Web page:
Cohen: Clients are saying to us now, ‘We might take less room moving forward, but the allocation will be very different with those collaboration spaces and teaming spaces.’ Collaboration time fell 40% during COVID because of work from home, and our clients want to improve that. They keep asking, ‘How do we promote culture? How do we promote our mission?’ And that comes through the design of the workplace.
Are popular amenities used to court younger workers over the last decade, like foosball tables, now passé? What about fads we saw, like courtyards connected by bridges?
Hoskins: There has been a bit of a herd effect in touches that became trends because what worked for one company got replicated, and companies saw them as fashion statements. But most important is that spaces support collaboration and solo work. We saw places where people had to wear headphones to concentrate because colleagues worked so close together. Spaces must also be ergonomic with proper seating so someone can spend hours working. And offices need acoustical properties that allow employees to focus without interruption. And finally, it’s essential to have a social environment with high-tech spaces where employees can participate virtually too. It’s a much more complex effort to design the workplace today.
One big complaint from the work-from-home crowd has been tough commutes, impeding a return-to-office life. Part of your practice is advising local governments on public transportation projects. What are you telling them?
Cohen: We have to invest back in mass transit because it’s a major issue. Not surprisingly, the people living the greatest distances from the office are the ones who want to work from home because commuting time has a major impact on their quality of life. And in big cities, we see more people returning to one person per car because of safety perception, so mass transit is really important.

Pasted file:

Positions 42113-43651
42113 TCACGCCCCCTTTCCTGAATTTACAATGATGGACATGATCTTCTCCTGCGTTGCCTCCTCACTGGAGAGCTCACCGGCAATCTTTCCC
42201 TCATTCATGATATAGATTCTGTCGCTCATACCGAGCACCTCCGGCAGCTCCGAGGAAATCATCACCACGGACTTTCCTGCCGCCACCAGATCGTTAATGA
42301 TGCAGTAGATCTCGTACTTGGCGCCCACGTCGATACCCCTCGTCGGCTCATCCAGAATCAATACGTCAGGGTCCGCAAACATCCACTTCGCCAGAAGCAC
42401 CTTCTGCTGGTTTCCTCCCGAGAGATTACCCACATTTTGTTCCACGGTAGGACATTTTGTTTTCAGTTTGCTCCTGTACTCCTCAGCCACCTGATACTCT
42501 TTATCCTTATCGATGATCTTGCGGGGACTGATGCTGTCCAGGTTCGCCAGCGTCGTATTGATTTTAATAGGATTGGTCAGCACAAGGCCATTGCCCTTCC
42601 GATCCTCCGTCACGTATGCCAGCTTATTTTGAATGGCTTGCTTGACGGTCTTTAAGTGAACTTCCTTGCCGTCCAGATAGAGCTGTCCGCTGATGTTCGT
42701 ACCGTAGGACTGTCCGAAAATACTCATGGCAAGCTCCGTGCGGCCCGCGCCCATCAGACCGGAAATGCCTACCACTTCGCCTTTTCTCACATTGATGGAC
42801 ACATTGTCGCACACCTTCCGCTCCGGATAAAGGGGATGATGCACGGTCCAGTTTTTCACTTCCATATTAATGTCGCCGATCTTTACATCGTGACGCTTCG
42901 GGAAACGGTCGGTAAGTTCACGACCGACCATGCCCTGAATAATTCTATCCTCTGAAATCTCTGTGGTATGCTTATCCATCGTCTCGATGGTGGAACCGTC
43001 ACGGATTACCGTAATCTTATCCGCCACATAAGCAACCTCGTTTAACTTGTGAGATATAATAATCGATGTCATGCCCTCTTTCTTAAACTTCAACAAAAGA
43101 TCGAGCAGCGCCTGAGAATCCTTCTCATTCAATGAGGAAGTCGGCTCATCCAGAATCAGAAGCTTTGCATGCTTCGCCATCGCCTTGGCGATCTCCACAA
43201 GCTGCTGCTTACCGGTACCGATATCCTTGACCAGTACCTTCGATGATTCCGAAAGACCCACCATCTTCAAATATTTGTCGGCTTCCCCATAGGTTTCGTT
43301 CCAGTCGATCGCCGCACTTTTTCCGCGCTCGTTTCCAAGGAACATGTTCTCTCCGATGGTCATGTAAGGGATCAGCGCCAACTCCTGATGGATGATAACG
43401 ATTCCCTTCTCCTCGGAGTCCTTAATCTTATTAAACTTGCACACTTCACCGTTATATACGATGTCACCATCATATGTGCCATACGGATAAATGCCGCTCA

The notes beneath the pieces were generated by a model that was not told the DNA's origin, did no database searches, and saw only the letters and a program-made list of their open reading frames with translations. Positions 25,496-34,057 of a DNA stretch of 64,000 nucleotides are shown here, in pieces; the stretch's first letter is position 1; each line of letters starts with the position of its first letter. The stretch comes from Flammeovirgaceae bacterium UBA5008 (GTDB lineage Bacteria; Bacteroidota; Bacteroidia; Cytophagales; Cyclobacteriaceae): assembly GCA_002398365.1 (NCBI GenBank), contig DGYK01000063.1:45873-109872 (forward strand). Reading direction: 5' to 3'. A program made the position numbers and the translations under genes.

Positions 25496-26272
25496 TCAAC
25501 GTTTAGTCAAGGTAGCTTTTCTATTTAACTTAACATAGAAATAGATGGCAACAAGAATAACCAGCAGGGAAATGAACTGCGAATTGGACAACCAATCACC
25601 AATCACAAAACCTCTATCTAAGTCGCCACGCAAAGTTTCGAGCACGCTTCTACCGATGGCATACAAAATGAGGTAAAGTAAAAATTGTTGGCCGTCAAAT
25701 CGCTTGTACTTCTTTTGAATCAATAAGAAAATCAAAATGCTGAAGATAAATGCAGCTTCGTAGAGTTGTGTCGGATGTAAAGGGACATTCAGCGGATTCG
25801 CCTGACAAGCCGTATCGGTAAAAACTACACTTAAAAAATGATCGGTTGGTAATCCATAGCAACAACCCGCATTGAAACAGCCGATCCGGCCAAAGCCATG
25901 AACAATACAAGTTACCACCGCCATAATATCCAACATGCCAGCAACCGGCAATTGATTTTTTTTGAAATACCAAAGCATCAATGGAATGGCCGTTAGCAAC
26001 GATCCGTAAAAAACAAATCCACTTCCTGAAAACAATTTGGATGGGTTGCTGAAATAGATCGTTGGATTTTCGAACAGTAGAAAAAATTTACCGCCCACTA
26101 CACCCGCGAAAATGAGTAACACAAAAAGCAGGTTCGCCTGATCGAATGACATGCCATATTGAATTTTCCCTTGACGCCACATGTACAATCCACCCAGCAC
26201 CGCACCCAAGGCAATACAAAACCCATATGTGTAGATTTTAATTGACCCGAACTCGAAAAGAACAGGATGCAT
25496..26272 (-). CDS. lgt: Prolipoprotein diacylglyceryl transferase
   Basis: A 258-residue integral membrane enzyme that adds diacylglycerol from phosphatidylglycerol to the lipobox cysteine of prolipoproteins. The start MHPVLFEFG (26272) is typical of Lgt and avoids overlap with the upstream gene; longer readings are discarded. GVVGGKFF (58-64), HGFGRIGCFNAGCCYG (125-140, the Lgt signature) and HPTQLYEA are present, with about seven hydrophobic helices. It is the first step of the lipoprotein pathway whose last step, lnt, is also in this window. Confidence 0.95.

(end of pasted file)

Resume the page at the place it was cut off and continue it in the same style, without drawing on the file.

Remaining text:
Your recent report highlights that employers are fleeing to quality buildings. What does this mean for city centers if older buildings can’t keep up with today’s amenities?
Hoskins: The vacancy rate is actually very, very low for buildings 20 years old or younger. And when you look at the older buildings in our cities, the vacancy rate is more like 30%, 40%, so it’s definitely a tale of two paradigms. There can become a vicious cycle for older buildings as they lose tenants, and companies go to newer ones. Those buildings might not be able to get the financing needed to do upgrades, thus starting a downward spiral. Add rising interest rates, and stranded assets are becoming a reality in U.S. cities.
So do you have a bleak outlook for cities?
Hoskins: We will see a significant transformation in our cities, but that isn’t necessarily bad. We were brought on to help rethink the entire Inner Harbor of Baltimore, and that’s only possible because a lot of key assets in the Inner Harbor have gone back to the bank and been bought by developers who have the resources to build the kind of buildings needed for today’s economy. It’s all possible because of the devaluation of old assets. We’re very bullish on cities, but we also recognize there are big challenges.
Get to know Hoskins and Cohen:
- Cohen and Hoskins have been co-CEOs since 2005, an unusually long time for a management setup that typically falters quickly.
- Hoskins got the design bug as a five-year-old when her mother enrolled her in an Art Institute of Chicago program.
- Cohen, reared in Long Island, New York, joined Gensler’s Los Angeles office in 1981 at age 25 and was mentored by the firm’s namesake founder.